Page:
PITTSBURGH — A black judge from western Pennsylvania rejected a plea agreement for a man accused of fighting with police during a traffic stop, saying it was "a ridiculous plea that only goes to white boys."
The plea agreement was for a sentence of three months probation. Allegheny County Judge Joseph Williams said on Tuesday that a black defendant in that situation would not have been treated as leniently.
In court, Williams told Assistant District Attorney Brian Catanzarite that he "for some reason comes up with I think ridiculous pleas whenever it's a young white guy," according to The Pittsburgh Tribune-Review. "I'm just telling you what my observation is. If this had been a black kid who did the same thing, we wouldn't be talking about three months' probation."
Catanzarite responded that he was standing in for another prosecutor and didn't broker the plea deal.
"Now that the court has essentially called me a racist, I think that's unfair. I don't make offers based on race. I make offers based on facts," Catanzarite said, according to the Tribune-Review.
Williams later recused himself from the case, and a white judge accepted the plea agreement for 24-year-old Jeffery McGowan.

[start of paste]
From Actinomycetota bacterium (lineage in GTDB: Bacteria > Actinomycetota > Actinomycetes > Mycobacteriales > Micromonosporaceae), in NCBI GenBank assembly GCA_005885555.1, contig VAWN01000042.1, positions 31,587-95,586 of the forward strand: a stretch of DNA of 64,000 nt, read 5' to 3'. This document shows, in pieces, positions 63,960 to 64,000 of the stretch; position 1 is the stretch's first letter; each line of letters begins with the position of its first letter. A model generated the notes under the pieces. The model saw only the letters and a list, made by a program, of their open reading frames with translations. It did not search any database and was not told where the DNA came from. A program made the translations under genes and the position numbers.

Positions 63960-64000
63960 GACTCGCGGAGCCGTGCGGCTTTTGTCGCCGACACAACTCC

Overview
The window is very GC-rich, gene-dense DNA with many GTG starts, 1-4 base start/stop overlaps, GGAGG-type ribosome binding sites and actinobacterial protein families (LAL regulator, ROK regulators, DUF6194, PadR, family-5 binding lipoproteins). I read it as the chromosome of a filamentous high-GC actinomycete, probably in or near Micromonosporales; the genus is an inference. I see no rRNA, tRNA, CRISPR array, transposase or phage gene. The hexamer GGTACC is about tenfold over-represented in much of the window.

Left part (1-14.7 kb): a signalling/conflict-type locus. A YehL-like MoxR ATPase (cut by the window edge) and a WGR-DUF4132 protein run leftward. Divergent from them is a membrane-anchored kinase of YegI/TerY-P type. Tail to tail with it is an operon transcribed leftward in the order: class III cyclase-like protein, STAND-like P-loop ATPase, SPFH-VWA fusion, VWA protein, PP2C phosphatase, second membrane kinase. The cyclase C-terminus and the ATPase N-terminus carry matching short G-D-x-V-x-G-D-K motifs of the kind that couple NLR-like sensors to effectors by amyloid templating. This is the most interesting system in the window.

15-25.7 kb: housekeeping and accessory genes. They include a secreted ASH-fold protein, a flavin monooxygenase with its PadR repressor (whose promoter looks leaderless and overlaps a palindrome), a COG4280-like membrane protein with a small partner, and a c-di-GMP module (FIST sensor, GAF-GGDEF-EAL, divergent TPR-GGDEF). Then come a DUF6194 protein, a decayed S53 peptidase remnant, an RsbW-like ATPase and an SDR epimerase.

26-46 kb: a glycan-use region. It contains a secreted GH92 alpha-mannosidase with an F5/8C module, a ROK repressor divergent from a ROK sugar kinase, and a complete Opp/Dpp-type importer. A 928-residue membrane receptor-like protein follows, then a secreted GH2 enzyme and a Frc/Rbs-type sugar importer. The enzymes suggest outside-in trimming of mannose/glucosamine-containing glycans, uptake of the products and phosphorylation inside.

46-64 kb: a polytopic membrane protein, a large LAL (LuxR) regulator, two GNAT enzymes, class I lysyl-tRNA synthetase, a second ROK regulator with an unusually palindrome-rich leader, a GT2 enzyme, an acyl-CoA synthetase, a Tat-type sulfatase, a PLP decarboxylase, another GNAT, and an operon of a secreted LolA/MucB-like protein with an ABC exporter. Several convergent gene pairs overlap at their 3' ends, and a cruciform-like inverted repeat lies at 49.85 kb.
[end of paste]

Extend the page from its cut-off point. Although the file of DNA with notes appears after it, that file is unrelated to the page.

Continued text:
The defendant, who had no criminal record, agreed to plead guilty to disorderly conduct. He had faced charges including aggravated assault.
Williams' secretary on Wednesday told The Associated Press the judge does not give interviews.
The Allegheny County district attorney's office did not immediately return a call for comment Wednesday.
On Tuesday, Mike Manko, a spokesman for the district attorney's office, told the Tribune-Review the plea deal was appropriate and agreed to by the officer, who was not injured.
"Negotiated pleas are never based on the race of a particular defendant but rather on the behavior of the defendant and the facts associated with that behavior," Manko told the newspaper.
"The assistant district attorneys who handled this plea on behalf of the commonwealth have outstanding reputations, and we firmly stand behind their integrity and the integrity of all of our prosecutors."
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